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'Don't Be Buffalowed'
A Memoir by the late Elsie (Lynn) Miner

Of the Family of John "Gilbert" Miner

[Introduction - Jan. 18, 1970 - This is the history that Grandmother Miner wrote before she went into the home. It isn't complete but this is what she gave me. --Helen Miner]

I was borned in Old St. Paul Kansas, as the place was called at that time, on January 26, 1890. I weighed 11 pounds at 8 months old, they weighted a pig to see which gained the faster. The pig died and I lived. Roadway builted [illegible] 1/2 or 3/4 miles south of the house and my parents boarded one of the men. He was a dutchman, he and my father carried me around their shoulders, and told me to swear at this and that, as I had started walking and talking at 9 month old.

A couple of boys 16 or 17 lived close, as our place was the city water well (as no other good drinking water had been found so far). These boys taught me to fight, with me using a big iron spoon and a stove shovel. My mother shur me in once and I put my dad suspenders over my shoulder and table cloth around me and ashes all over the floor. Another time she let me out and found me hugging a black mares back leg that they didn't dare go behind her, as she always kicked them because they had her afraid from shooting off of her. That time my mother was scared stiff, she persuaded me away. One time she wrapped a sheet around her to scare me away from the water wel1 and I ran up to her and called her by name.

Opening paragraphs of Elsie (Lynn) Miner's 1969 memoir

One incident I remember a family lived directly across the road, I slipped over there and their youngest daughter and I played house, we used dock seed and a leaky coffee pot and made coffee. I tried to give a kitten coffee and it ran into the house and got under the cookstove. My mother went hunting me and found me under the stove trying to drag the cat out and she drug me out and spanked me and took me home. Then my folks moved down on the Waller farm adjoining ours' and he farmed both places. Jessie, Stanley and Myron were borned there. Before we moved I was bought a $1.50 pair of shoes (terrible price then). I walked in a slop bucket with them on.

My grandmother Lynn came to live with us when we moved to Waller farm. My Dad, Bob and Jim had all gone to school at Birch Creek School as kids. After his father had died, they had taken homesteads in Western Kansas, Dad, his Mother and Bob, they got to be worth $10,000 and drought wiped them out. My Dad went to freighting from Western Kansas to Santa Fe, New Mexico. Bob and Jim to Cripple Creek and Victorville Colo. and run a barber shop. Bob then went to Aspen and got married, she was a school teacher. With his barbering and her a rooming house, he went thru and graduated from medical school in Colo. These were the Lynn boys.

My Grandmother lived with us. She was an intelligent and informed woman for her times. My mother admits she wasn't an old fogey, but she was good entertaining us kids as they came along. Granny made us things out of corn stalks. I got to go thru cigar box of fancy buttons and other things. Lots of things happened during these years on the Waller farm. I carry a fire scar burn on the back of right hand, and another scar I got was, the folks were milking and I and Jessie were running. I told her that I could beat her to the house, I run into small toped tree with bushy tops burned off, run it into my right leg. I guess it was good [as] it was charcoaled. The first toothbrush I ever owned Jessie and Stanley cleaned the cat’s teeth with it. I got a broken right arm, they had put Stanley on behind me to take the horse down to the creek to water, coming back the horse kept eating and I slapped her with the bridle reins and the horse made a quick fast move and Stanley was bouncing up and down like a ball holding around me for dear life and he pulled me off. I fell across my arm dislocating and breaking my arm. Looked like for a time gangrene was setting in and would have to be taken off. The Doctor was old, the new one was out of town. So I was left with a crooked arm. During the time we lived on the farm my Dad taught me not to be afraid, his expression was "Don't be Buffalowed." Cattle scared me and it chased me. Dad held me and told me to run at her. I began running at them and they started running from me. Dad also taught me my alphabet, to spell, read and little poems.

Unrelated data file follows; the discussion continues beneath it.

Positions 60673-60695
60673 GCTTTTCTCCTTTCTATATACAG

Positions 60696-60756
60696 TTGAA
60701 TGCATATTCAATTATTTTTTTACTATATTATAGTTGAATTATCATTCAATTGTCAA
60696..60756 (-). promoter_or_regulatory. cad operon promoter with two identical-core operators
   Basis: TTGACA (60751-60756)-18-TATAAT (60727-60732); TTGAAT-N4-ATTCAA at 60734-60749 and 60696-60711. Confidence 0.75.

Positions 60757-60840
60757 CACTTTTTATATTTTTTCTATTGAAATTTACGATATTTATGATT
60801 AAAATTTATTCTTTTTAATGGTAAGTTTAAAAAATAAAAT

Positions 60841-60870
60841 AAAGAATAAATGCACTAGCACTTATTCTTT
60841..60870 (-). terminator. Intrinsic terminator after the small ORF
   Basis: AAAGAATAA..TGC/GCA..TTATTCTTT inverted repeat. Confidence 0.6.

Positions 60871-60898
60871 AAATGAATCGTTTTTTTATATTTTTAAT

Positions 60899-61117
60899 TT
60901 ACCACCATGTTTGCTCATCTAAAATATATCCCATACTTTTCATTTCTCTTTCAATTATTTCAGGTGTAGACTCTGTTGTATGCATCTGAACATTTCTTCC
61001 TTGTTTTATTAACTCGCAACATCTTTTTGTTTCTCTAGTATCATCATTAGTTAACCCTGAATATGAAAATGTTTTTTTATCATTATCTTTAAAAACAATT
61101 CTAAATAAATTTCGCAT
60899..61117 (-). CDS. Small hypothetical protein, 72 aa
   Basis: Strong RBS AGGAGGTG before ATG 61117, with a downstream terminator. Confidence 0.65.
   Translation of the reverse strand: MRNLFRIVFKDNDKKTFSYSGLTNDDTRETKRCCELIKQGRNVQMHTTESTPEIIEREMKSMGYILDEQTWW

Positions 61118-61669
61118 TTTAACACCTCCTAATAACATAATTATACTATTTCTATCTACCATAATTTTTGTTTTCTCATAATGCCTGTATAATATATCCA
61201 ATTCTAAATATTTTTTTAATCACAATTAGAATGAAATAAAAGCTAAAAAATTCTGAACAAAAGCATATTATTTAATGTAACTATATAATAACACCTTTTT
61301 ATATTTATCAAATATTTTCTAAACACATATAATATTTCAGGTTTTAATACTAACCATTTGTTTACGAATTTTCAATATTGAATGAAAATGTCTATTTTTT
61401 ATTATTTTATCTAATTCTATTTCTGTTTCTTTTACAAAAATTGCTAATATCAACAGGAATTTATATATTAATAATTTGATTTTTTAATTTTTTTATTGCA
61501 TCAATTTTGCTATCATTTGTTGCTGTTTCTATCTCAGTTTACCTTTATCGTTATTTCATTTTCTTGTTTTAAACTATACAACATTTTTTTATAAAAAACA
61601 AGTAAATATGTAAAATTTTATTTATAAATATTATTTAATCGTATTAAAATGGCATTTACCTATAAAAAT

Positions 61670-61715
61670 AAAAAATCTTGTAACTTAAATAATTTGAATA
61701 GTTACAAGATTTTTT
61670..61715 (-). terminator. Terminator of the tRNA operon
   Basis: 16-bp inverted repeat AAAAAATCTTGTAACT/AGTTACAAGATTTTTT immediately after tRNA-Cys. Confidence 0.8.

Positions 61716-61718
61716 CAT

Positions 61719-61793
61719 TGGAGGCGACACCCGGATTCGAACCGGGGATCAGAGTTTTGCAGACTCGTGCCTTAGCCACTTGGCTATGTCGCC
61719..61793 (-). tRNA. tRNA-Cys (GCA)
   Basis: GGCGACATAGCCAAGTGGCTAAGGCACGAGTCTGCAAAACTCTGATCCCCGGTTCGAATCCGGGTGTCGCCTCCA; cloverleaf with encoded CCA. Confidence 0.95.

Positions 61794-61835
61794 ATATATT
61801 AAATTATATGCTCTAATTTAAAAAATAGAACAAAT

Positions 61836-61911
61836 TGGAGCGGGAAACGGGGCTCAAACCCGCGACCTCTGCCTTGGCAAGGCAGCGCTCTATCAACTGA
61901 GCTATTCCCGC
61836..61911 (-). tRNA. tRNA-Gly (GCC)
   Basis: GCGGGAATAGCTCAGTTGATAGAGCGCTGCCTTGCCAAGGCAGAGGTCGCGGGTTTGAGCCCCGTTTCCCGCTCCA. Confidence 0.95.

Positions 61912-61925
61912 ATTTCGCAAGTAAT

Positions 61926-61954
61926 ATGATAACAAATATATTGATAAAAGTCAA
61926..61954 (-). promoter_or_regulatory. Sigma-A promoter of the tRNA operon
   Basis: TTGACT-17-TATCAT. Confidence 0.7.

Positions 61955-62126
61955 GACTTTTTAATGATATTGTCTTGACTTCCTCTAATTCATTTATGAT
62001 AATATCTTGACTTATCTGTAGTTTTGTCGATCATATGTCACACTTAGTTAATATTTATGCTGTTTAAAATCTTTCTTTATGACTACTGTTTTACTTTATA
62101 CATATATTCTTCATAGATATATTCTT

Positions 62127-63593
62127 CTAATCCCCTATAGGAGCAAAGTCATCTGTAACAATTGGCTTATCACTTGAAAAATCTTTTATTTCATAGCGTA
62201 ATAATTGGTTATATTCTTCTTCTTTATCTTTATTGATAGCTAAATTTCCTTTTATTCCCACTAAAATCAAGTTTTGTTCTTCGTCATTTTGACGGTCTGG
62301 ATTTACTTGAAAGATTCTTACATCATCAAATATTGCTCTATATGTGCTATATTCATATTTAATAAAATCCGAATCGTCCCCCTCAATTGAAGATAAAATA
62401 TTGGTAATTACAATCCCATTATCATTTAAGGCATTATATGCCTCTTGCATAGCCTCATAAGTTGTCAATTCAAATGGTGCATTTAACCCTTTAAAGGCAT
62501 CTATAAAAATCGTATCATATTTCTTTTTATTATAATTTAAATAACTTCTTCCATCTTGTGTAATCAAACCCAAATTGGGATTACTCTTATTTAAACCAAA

When on the farm we had plenty of food, a big garden which was canned and dried for winter uses. We slept on corn husk, straw and hay ticks and feather beds. Woven rag carpets, made own washing soap, drug store castile soap for new babies and corn starch for dusting them. Dollars were hard to come by.

Bohemians settled in Kansas and brought in LaGrippe now called the flu, this caused Membranous Croup, diphtheria, Scarlett fever. Myron my second brother died of the Croup. We had no screens so no way to keep out flies and mosquitoes.

One other high light that I remember is going to the Ringling Bro. Circus. It was in the fall, we all rode in wagons, dust so thick couldn't see anyone ahead. Dad started day before and camped on Onion Creek. Drove in for parade and to circus in afternoon. Bought me a new coat. Had supper and my dad drove Mother and us three Kids to Cherryvale so we could catch train to her parent down in Ozarks. Her oldest brother met us in wagon hitched to oxens (Tom and Jerry) I was 8 years old at that time and last time I was ever there. I remember because I resented never getting to go again. My Aunt's youngest child was 14 years old, just 6 years older than myself, and our visit was cut short because a horse slipped in the muddy road and crippled Dad and his hip and he walked a little crippled the rest of his life.

That may have been one reason we moved to town, for Dad told me that he had enough money to buy farm, instead of building house in town. The folks move to town. Mother open a boarding house for men who was working on the Santa Fe railroad nearly all Irishmen brought in by the Company. They were a drinking bunch of men, they sung, danced, jigged or fought.

Taft, California -- where the Miners lived in oil country in 1911-1917 -- until a physician advised Will to take his wife away or it "would be in a box."

Jessie took typhoid and died when I was in the eighth grade. Jennie and Roy was the two youngest and I had to stay out of school at time to take care of them. After Jessie died my Mother changed toward me, said that Jessie was the one she loved. She left my father three or four time but always came back.